Would you eat a bug? What if it’s part of a Chocolate Chirp Cookie? Kathleen and James Rolin are betting the farm — the Cowboy Cricket Farm— that you and thousands of other Americans will.

Kathleen first got the idea while attending the “Bug Buffet,” an annual event at Montana State University, where she was studying nutrition. At the event, Kathleen noticed how enthusiastic attendees were about incorporating bugs into their diet.

“People were excited to eat insects for the first time and it really got people to stop and think about their food,” Kathleen says. “I wanted to be a part of that.”

Before getting started, Kathleen needed to convince her husband James (who she met when they were both in the Coast Guard) that starting a cricket farm was a good idea. James was initially reluctant, but after doing his own research (to find reasons not to start a cricket farm), he saw the idea’s merits, and Cowboy Crickets, Montana’s first cricket farm, was born.

The Path to Success 

The couple asked for letters of intent from companies that use crickets in their products —and quickly received more requests for crickets than they could accommodate.

Cowboy Cricket Farms sells 100% Acheta domesticus (common house crickets), which are locally farmed in Montana. Crickets, according to the company, “contain high protein, iron and amino acids in a very small package. They provide a sustainable alternative to many other animal products (like beef and chicken) at a fraction of the environmental cost, and in a way that can be grown to benefit the expanding population of our planet.”

How SCORE Helped

Kathleen found SCORE mentor Rick Sanders from a Google search looking for business resources. Sanders helped Kathleen and James with their business plan and encouraged them to apply for grants, which they had thought were out of their reach. In fact, Kathleen and James ended up receiving every grant that they applied for.

Sanders also gave Kathleen and James ideas for getting press, which resulted in media coverage in The Bozeman Daily Chronicle, Great Falls Tribune, the Montana Standard, NBC Montana and other outlets.

Sanders, Kathleen says, taught them the value of time. “We used to give free tours to the public, but Rick explained how time is money and suggested we start charging a small fee. It’s proven to be a great source of revenue. We now do educational tours [as well] to school groups and even [give] lectures at the university. These tours have helped us feel more confident about what we are trying to do and the financial stability that it can create for our family.”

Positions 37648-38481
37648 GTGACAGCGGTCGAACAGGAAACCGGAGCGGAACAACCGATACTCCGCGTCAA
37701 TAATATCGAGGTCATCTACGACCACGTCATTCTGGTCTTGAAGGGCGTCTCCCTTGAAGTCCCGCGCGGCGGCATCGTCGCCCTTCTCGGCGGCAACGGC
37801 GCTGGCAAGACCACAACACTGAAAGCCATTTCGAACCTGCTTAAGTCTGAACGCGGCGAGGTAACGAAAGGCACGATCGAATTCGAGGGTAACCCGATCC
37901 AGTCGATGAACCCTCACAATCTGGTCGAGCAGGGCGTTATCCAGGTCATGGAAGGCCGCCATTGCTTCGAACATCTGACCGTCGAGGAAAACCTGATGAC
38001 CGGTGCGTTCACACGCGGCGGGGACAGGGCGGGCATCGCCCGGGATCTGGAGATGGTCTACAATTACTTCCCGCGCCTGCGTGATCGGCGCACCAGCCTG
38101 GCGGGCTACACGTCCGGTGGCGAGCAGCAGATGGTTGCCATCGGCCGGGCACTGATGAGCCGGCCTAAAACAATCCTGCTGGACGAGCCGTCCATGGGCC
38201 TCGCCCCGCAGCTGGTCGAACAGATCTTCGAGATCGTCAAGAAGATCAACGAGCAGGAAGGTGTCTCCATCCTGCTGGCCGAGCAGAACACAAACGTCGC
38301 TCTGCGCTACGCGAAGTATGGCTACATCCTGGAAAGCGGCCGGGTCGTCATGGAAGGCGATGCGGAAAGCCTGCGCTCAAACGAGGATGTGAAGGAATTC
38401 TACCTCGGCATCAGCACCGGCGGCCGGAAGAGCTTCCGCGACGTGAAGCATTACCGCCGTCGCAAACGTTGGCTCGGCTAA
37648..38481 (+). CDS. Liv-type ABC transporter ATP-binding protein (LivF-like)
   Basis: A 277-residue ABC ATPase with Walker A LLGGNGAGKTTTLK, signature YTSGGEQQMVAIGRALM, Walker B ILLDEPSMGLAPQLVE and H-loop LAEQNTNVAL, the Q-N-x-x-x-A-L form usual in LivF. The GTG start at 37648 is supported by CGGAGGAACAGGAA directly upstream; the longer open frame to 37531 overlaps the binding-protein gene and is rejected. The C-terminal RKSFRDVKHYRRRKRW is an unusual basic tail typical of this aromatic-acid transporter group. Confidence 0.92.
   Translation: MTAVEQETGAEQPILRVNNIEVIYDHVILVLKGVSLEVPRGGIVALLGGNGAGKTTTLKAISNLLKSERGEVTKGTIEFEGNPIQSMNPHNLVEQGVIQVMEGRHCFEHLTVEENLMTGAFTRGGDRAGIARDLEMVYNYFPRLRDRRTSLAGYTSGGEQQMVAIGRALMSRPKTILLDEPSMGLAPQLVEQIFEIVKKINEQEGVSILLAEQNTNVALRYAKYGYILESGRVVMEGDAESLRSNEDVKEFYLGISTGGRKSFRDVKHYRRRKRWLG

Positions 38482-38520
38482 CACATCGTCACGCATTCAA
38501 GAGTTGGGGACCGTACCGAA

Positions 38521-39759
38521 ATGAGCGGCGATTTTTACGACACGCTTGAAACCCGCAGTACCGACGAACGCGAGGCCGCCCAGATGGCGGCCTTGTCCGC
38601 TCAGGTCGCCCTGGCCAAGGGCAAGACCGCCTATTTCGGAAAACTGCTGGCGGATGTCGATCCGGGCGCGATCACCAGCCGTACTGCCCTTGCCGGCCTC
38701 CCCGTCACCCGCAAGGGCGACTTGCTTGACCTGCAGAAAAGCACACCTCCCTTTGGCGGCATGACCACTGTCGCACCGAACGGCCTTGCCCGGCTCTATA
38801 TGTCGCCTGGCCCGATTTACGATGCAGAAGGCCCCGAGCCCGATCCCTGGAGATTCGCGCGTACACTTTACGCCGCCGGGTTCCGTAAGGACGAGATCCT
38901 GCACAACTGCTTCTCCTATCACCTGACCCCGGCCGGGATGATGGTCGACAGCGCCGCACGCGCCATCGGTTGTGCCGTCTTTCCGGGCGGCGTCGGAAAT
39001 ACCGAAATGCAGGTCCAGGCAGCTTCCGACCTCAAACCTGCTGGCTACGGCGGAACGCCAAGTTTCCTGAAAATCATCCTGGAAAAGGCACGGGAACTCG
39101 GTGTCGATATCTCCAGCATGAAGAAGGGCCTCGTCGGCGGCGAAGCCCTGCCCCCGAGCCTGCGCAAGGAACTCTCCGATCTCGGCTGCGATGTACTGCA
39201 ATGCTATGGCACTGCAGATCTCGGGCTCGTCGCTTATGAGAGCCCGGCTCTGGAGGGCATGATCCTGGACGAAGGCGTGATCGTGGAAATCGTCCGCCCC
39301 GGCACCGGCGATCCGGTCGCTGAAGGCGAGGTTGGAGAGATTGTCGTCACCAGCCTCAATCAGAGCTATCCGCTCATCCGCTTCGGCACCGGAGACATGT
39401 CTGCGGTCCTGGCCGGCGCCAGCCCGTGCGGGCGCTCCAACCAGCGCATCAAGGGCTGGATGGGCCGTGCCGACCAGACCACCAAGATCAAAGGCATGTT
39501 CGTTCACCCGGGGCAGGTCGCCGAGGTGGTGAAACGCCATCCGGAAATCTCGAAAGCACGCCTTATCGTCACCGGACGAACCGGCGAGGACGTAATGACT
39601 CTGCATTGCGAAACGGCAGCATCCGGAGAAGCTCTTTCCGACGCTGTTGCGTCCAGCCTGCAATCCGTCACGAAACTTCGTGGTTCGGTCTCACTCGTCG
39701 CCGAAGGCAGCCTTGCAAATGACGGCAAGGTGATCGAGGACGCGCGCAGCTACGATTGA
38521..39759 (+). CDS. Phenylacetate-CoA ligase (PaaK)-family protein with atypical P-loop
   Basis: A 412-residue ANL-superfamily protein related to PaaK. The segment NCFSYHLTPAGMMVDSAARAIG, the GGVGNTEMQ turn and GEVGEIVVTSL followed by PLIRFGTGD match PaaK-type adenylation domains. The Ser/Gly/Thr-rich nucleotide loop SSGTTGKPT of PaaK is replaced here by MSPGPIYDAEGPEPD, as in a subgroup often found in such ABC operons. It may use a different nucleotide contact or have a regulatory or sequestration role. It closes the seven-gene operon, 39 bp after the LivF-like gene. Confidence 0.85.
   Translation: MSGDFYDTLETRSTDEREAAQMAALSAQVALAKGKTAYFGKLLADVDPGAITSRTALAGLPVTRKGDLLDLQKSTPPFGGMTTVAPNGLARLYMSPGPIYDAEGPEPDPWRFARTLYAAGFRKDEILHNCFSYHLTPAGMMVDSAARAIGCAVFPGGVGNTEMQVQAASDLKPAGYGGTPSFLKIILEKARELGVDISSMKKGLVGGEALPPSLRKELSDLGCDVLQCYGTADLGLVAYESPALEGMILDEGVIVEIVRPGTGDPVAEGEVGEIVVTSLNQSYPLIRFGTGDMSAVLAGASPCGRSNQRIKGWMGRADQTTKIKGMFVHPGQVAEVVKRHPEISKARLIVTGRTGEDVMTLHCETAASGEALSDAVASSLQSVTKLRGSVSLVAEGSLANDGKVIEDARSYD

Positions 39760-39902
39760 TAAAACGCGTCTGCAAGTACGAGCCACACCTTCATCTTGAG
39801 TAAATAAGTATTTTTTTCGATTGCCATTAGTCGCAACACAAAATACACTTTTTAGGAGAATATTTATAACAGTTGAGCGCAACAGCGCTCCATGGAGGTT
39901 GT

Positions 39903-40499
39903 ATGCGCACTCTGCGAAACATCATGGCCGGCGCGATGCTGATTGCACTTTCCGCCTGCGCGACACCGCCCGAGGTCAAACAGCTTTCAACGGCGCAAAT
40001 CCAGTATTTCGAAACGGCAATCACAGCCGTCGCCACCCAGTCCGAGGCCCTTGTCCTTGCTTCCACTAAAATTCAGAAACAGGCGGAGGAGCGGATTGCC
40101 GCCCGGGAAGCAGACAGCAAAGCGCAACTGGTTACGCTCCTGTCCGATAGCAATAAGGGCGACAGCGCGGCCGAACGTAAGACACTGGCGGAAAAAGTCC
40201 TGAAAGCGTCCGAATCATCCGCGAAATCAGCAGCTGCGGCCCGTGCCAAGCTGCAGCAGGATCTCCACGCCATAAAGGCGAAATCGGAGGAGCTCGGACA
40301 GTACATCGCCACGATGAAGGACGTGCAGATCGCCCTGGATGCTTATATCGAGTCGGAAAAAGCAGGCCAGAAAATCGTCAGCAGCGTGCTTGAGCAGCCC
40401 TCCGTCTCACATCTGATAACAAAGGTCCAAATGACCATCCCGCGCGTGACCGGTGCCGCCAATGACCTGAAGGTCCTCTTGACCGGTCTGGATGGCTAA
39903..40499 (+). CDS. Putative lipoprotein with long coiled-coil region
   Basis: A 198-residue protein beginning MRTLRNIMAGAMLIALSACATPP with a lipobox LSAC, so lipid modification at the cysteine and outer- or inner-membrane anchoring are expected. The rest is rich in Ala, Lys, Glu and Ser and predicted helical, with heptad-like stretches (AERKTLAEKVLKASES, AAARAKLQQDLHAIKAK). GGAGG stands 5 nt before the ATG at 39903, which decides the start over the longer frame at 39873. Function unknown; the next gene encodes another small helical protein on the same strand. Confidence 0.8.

Kathleen says, “We trust Rick like he were a founder in the company. He’s been an important part of how we have shaped the business. He gives us real world experiences and can look at problems from a whole different mindset and view than us.”

Sanders gives Kathleen and James a lot of credit too. He says, “I’ve never worked with a client who has been so prepared.”  

Cowboy Cricket Farms Today

After just a year in business, Cowboy Cricket Farms received more than $100,000 in grants and awards, helping them exceed their first-year financial goals. In 2018, they opened an IPO set at $750,000, after getting a small business exemption from Montana’s state auditor. Cowboy Cricket farms is also the 2018 SCORE Award winner for Outstanding Military-Owned Small Business, presented by Nav. 

While Cowboy Cricket Farms was Montana’s first edible insect farm, it’s no longer the only one. Kathleen explains, “We have created a partner farmer program in which people farm crickets using our proprietary feed and processes. We purchase the adult crickets from them and process them in our commercial kitchen. The crickets are dehydrated whole and are either flavored or processed into a powder.”

“We do direct-to-consumer sales with products such as our Chocolate Chirp Cookies and Smokey Jumpers,” she continues, “as well as to other businesses that use our crickets in their products.”

Cowboy Cricket Farms is not just about farming. “We are an emerging tech company,” Kathleen says, “developing automated cricket habitats that will make cricket farming easier and more cost effective. We are also a research company. From state-funded research we are developing the ‘Super Cricket,’ which is an omega-3 enhanced cricket.” 

Paying it Forward

Kathleen has some words of wisdom for aspiring small business owners. She says,

“#1. Conduct market research. Is there a need for your service or product? Don’t jump in before you understand your market.

#2. Use credit cards to grow your business, but never to survive.” 

Bugging Out: Veteran Entrepreneurs Enter Edible Insects Market

My Mentors